Genus named for the ancient King Gentius of Illyria, the discoverer of the medicinal properties of these plants.
|Sun Exposure||Prairie, Savanna|
|Soil Moisture||Wet Mesic, Mesic, Dry Mesic|
Summer, Fall August, September
|Max Height||3 feet|
|Germ Code||C(60), D|
|Seeds Per Packet||1,000|
|Seeds Per Ounce||140,000|
This native perennial plant is 1-2' tall, with a stout smooth stem that is unbranched. The yellowish or olive green leaves are opposite and strongly clasp the central stem. However, the three leaves beneath the uppermost flowers are whorled. These leaves are broadly lanceolate, ovate, or cordate, and extend up to 3" long and 2" across. There is a prominent central vein, and two side veins that parallel the smooth margins. In the upper half of the plant, 2-7 flowers emerge from the axils of the leaves, with a greater number of flowers at the apex. The tube-shaped flowers are individually about 1 1/2" long and 3/4" across, and have 5 petals with small erect tips. They are white, greenish white, or yellowish white, depending on the local ecotype. The blooming period is late summer, and lasts about 1 or 1 1/2 months. There is no noticeable fragrance to the flowers. The seed capsules split into 2 sections, releasing numerous small seeds that can be dispersed by wind or water. The root system consists of a long stout taproot.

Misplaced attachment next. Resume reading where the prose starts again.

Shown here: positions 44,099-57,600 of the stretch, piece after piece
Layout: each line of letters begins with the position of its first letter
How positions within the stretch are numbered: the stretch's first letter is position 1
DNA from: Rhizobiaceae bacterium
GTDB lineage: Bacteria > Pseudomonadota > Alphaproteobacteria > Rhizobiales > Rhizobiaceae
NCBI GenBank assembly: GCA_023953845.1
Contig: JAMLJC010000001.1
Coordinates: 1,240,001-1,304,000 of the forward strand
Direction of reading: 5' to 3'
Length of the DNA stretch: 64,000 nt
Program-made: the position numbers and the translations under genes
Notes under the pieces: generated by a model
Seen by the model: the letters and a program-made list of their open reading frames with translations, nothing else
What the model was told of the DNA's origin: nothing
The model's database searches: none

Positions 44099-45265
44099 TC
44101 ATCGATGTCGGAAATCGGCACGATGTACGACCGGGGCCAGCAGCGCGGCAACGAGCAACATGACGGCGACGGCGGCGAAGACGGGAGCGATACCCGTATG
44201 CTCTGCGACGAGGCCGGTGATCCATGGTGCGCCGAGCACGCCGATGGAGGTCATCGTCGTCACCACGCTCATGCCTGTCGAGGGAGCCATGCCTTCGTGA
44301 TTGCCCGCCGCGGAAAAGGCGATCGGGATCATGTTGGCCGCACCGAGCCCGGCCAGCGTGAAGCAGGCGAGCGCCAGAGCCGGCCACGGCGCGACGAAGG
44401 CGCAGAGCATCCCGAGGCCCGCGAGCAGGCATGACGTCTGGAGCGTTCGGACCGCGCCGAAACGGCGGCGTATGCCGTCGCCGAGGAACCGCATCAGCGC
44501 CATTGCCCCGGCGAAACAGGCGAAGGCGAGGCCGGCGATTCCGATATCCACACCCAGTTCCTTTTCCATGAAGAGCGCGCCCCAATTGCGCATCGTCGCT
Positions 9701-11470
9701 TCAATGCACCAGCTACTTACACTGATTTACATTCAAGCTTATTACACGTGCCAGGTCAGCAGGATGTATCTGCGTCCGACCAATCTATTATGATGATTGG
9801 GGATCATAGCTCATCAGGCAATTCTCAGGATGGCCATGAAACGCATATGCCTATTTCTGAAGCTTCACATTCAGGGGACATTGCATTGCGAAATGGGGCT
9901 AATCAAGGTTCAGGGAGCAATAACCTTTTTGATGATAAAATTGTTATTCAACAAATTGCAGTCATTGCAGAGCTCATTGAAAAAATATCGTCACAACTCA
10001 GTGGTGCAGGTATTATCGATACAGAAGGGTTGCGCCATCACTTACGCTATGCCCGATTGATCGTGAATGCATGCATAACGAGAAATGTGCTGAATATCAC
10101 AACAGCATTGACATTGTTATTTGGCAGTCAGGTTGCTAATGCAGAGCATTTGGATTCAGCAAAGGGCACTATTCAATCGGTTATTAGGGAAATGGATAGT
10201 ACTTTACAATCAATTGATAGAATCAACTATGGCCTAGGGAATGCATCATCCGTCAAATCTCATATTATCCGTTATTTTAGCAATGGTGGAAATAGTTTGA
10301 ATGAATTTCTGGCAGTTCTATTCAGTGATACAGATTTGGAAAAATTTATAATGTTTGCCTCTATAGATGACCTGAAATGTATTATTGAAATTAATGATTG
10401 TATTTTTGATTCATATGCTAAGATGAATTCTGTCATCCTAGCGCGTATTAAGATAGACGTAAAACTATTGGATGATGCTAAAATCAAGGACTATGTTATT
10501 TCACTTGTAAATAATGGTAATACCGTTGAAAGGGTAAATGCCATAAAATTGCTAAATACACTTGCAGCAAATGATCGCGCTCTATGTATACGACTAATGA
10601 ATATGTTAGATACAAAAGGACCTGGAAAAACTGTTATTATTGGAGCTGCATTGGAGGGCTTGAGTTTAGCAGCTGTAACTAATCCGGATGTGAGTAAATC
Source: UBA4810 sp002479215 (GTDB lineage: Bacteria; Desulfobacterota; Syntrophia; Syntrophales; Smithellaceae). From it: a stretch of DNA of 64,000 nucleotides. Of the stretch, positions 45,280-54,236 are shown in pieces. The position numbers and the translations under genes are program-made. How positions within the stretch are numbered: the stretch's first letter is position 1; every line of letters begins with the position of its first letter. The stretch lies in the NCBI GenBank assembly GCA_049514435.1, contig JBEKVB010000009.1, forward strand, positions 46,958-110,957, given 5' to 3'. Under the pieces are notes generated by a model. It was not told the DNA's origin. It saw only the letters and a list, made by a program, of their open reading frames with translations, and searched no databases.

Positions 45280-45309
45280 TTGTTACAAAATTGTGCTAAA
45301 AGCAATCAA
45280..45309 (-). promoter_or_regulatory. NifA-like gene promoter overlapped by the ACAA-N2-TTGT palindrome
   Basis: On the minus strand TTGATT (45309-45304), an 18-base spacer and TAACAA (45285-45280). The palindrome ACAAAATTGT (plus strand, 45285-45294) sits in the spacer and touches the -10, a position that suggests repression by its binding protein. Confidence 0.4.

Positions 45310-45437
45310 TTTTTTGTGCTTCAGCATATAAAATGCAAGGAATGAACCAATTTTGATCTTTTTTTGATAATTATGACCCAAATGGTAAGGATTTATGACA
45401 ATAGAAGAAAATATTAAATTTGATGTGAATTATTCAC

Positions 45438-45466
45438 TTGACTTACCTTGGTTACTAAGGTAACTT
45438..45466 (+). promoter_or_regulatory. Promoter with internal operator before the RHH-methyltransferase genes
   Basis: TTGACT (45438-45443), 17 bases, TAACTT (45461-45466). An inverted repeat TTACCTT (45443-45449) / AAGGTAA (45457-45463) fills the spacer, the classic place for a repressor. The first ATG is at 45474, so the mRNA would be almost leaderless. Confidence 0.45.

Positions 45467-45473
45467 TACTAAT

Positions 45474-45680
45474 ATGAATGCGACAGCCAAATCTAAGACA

Edible Uses: Unknown
Medicinal Uses: Unknown
Herbal Uses: Unknown